by Elenore Welles
|Color? Its human blood that circulates in beautiful palpitations.
Merion Estes, Tailspin 1, mixed
media on panel, 23.5 x 31, 2000.
Nancy Evans, "Untitled 2",
a/c, 52 x 72", 2000.
Bert Herrington, "Crisp E.L.,"
mixed media on canvas
over panel, 70 x 68", 2000.
|Nancy Evans restrained floral compositions are far removed from the retinal spinning works of Estes. Evans work leans more toward the classic problems of pictorial space, with the soft lyricism of internal luminosity. Stylized flowers that are precisely delineated float within the stable confines of geometric backgrounds. An orange and yellow pansy against a green background is about as spinning as you get. Untitled 2 is a pure abstraction, and although more formalized, the works subtle flat areas of color and simplified elements bear a strong relation to color-field paintings.
With Max Presneill, we are in the realm of the socio-political. He creates photo-based geometric underpinnings for vibrantly colored paintings. Presneill states, My work is an attempt to reclaim elements from our consumerist visual culture to reinstate a critical dialogue. A lofty premise, but while his intent is well enough understood, images remain pictorially elusive. Presneill starts with photographs of advertisements taken from lifestyle magazines and cuts out the figures. He paints in the negative space that has been outlined on canvas and rearranged into colorful abstractions. The form of the figure is always present. Using house paints and acrylics, chromatic contrasts are laid down in sharply defined areas, often achieving a dynamic counterpoint between color and form. The work evokes the Cubist-Futurist style and their view that painting suggests the manner in which the universe and everything in it possesses some inner presence.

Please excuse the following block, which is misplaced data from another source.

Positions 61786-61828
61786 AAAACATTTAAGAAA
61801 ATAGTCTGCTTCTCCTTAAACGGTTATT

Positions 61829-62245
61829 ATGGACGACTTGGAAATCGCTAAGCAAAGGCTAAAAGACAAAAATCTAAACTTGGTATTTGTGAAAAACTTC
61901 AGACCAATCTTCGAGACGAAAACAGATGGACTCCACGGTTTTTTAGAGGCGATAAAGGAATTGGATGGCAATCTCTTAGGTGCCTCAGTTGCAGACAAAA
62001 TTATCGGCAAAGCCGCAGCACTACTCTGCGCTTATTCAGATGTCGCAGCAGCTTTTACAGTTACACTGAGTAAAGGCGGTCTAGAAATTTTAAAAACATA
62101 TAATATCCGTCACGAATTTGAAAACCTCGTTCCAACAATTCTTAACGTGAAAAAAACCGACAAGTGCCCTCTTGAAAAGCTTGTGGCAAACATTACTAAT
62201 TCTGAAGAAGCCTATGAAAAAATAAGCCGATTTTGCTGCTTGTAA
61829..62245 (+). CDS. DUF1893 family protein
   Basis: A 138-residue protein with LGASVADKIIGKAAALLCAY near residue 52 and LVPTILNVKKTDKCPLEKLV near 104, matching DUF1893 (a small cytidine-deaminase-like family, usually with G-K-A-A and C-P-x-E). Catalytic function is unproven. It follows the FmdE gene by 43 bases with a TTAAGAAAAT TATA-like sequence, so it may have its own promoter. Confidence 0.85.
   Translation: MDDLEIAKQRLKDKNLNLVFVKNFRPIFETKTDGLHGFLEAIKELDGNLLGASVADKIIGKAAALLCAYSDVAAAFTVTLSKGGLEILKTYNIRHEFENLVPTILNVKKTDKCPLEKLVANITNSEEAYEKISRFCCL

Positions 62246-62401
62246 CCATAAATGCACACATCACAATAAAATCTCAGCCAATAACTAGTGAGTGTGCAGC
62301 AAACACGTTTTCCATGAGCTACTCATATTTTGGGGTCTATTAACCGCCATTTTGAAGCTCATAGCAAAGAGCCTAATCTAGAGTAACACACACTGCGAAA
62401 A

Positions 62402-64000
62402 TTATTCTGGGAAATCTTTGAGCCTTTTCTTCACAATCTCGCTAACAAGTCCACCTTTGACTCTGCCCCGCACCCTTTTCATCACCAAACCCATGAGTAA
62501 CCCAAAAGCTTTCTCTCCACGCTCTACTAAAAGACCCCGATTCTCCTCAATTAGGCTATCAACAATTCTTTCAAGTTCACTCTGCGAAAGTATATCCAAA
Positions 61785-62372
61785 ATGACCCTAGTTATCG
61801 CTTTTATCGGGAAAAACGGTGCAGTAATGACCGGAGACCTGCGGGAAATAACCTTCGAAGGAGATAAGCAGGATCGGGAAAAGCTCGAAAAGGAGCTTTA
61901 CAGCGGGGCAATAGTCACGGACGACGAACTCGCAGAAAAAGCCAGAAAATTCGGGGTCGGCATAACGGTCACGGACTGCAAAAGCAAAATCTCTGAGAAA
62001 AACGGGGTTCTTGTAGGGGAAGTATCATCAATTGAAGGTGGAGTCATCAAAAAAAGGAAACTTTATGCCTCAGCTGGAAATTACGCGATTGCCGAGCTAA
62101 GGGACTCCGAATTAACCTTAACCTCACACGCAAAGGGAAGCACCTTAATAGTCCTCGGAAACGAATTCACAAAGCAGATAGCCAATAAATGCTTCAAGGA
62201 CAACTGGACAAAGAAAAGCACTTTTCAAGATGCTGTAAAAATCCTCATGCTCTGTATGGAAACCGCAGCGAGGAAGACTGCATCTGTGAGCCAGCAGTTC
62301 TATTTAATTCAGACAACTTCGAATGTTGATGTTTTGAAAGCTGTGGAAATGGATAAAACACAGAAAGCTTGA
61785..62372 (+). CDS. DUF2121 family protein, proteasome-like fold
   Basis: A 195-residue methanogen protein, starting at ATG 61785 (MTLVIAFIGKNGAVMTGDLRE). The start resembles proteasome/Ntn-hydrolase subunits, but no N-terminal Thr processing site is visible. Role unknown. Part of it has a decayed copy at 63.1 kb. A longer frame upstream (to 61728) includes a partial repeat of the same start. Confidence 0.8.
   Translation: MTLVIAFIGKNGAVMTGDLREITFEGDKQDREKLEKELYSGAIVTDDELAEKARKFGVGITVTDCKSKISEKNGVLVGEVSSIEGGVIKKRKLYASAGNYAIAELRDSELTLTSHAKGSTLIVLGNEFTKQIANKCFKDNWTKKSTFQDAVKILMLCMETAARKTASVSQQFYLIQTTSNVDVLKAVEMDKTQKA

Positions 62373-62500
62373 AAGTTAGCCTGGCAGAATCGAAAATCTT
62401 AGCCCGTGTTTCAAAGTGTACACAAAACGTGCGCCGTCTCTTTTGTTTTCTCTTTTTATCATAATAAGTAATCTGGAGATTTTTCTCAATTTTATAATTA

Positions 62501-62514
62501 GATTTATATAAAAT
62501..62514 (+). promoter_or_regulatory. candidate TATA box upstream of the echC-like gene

Bert Herrington, a recent graduate of Claremont Graduate School, interjects raised shadowy images of cowboys, cattle and trees within a system of flat color squares that seems closely related to the minimalist ideas of De Stijl and the crisp discipline of the system paintings of the early 1960s. In Crisp E.L. and Grid: Summered Late tonal sobriety competes with black squares in geometric grids that act as a base for inserted figures.